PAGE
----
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Fracking sites show high methane levels

A gas flare burns at a fracking site in rural Bradford County, Pennsylvania in this January 9, 2012 file photograph. Photo: Reuters/Les Stone

A gas flare burns at a fracking site in rural Bradford County, Pennsylvania in this January 9, 2012 file photograph. Photo: Reuters/Les Stone

Published Apr 17, 2014

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Cape Town - Shale gas appears to be a greater greenhouse gas culprit than previously thought.

New research has revealed that there are high levels of the potent greenhouse gas methane emitted from fracking wells drilled in the US – in some case 100 to 1 000 times greater than measurements in the official inventories.

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The high levels of methane were found in the air above fracking wells that were in the drilling stage, a pre-production stage not previously thought to have significant methane emissions. The research, published in Proceedings of the National Academy of Sciences this week, was undertaken by 13 scientists from several research institutions. Their work has shown that the industry measurements have significantly underestimated the amount of methane the wells emit.

Methane is a potent greenhouse gas, with greater heat-trapping qualities than carbon dioxide. According to the US Environmental Protection Agency the comparative impact of methane on climate change is more than 20 times greater than CO2 over a 100-year period.

The methane measurements from fracking wells were made by researchers using a specially equipped aircraft with an on-board laboratory. The plane flew above the Marcellus shales in Pennsylvania and identified plumes of methane gas from single fracking wells, from groups of wells and also did larger regional measurements.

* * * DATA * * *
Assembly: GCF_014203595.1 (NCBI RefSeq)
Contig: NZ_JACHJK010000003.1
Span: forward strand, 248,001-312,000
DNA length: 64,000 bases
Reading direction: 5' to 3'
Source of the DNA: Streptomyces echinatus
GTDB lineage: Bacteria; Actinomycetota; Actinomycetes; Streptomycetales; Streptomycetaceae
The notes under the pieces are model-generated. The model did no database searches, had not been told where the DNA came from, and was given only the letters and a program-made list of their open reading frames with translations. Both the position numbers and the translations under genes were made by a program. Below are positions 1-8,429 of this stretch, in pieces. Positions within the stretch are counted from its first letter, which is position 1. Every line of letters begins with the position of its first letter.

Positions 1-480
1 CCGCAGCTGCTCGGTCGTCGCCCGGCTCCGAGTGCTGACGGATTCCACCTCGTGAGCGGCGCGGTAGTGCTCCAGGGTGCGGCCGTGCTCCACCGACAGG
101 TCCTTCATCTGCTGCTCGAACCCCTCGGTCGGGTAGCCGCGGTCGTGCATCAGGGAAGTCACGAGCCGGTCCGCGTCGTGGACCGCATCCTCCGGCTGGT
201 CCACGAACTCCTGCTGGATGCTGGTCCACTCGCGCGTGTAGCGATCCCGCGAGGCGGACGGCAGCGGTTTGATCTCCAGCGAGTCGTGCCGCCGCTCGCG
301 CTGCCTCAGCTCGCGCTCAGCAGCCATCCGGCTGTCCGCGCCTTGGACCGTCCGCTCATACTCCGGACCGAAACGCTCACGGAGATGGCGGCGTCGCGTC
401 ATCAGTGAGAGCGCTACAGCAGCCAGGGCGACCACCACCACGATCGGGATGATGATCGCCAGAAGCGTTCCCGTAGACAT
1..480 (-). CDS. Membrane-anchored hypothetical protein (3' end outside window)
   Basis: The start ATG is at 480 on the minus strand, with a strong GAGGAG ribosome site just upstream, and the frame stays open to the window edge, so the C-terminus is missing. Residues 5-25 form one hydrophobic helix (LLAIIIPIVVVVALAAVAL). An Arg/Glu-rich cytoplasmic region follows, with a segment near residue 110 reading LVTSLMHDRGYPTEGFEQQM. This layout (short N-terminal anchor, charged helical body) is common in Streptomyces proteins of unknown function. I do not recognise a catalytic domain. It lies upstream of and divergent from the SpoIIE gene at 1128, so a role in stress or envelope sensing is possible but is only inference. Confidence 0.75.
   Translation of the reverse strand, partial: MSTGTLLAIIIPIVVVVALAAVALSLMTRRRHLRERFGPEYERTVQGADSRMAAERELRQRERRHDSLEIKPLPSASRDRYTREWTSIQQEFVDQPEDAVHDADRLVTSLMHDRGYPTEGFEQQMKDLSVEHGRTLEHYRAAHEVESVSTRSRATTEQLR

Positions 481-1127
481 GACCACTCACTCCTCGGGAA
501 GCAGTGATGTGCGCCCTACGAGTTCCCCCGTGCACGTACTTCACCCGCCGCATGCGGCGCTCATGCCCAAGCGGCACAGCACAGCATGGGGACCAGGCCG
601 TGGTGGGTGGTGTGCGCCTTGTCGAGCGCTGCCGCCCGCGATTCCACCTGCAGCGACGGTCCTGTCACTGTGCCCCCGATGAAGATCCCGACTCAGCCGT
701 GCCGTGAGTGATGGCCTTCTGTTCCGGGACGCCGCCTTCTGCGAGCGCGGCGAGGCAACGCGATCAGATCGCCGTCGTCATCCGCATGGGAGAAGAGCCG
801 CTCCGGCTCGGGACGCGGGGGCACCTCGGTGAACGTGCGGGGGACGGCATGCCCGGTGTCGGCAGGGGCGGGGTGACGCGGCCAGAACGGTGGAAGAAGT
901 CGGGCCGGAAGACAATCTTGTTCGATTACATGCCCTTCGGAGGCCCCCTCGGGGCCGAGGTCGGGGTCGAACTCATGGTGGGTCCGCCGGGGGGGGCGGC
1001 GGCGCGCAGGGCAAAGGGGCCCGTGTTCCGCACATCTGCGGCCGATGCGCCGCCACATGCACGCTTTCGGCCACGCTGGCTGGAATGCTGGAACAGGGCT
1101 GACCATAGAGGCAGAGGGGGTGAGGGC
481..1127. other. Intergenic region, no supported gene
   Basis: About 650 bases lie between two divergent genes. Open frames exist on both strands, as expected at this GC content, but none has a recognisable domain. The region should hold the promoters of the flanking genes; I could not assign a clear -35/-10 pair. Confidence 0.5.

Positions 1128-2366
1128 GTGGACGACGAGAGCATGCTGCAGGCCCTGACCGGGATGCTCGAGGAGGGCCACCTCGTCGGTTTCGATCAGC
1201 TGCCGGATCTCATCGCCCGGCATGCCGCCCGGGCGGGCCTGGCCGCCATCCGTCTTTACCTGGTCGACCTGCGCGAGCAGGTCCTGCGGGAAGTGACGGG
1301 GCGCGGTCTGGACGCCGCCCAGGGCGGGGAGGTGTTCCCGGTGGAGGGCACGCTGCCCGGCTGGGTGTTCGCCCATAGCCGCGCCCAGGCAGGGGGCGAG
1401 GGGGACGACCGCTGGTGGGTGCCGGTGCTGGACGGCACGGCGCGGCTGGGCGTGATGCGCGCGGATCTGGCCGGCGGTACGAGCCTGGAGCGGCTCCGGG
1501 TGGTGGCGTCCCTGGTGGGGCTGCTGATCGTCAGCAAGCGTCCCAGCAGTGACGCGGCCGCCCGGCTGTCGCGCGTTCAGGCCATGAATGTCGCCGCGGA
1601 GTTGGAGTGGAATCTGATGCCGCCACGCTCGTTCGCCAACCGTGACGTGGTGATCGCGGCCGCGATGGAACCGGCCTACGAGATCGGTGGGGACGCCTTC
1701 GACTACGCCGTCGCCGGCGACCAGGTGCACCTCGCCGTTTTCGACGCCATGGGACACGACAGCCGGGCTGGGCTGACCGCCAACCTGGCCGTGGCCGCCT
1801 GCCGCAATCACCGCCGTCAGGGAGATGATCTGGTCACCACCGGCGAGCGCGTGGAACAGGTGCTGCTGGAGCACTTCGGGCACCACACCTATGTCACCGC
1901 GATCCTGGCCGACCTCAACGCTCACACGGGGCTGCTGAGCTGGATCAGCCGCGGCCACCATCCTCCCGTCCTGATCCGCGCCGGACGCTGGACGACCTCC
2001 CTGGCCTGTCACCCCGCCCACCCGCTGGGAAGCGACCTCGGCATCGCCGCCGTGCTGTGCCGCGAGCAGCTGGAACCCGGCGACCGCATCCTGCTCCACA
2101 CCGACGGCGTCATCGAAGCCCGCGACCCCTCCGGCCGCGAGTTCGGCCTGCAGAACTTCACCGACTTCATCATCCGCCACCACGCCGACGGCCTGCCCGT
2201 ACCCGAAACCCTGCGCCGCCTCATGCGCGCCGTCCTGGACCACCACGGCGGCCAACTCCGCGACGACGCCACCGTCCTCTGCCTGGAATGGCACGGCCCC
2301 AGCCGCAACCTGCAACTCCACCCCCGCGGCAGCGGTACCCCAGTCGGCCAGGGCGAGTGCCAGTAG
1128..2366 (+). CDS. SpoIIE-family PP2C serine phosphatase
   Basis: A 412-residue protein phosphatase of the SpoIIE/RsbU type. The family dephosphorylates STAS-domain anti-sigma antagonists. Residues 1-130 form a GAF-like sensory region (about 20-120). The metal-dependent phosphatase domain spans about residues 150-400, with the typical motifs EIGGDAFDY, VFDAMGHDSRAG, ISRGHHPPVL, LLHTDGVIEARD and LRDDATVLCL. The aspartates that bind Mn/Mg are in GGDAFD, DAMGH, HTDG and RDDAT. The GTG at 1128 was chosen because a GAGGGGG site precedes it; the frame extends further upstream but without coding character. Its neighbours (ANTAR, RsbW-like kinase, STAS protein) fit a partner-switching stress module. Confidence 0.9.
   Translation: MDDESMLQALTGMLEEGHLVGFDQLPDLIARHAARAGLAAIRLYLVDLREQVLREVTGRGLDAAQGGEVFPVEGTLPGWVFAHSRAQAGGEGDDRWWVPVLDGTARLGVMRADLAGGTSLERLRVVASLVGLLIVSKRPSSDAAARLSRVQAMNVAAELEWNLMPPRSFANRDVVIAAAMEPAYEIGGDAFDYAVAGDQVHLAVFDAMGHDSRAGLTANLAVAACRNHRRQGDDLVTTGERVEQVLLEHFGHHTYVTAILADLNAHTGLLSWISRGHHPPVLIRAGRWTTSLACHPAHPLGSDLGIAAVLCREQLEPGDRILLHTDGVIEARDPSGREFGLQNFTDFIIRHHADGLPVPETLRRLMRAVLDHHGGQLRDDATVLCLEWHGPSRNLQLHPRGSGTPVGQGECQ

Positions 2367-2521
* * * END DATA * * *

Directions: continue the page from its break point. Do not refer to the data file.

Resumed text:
One of the researchers, chemistry professor Paul Shepson of Purdue University, said their findings illustrated a weakness in the methods of making inventories of methane emissions from fracking. The flight measurements were an important additional method that could better define the impacts of shale gas development.

“It is particularly noteworthy that large emissions were measured for wells in the drilling phase, in some cases 100 to 1 000 times greater than inventory estimates. This indicates that there are emissions during the drilling process that are not captured in the inventory,” Shepson said.

Globally more than 60 percent of total methane emissions come from human activities, particularly industry, agriculture and waste management.

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There has been a boom in the production in shale gas in the US, where it is described as an important “bridge fuel” to a lowering carbon emissions because burning natural gas produces less CO2 emissions than coal. If fracking gas wells “leak” potent climate-changing methane into the atmosphere before it is captured to be used as a fuel, the leakage of greenhouse gas negates some of the CO2 savings. - Cape Times

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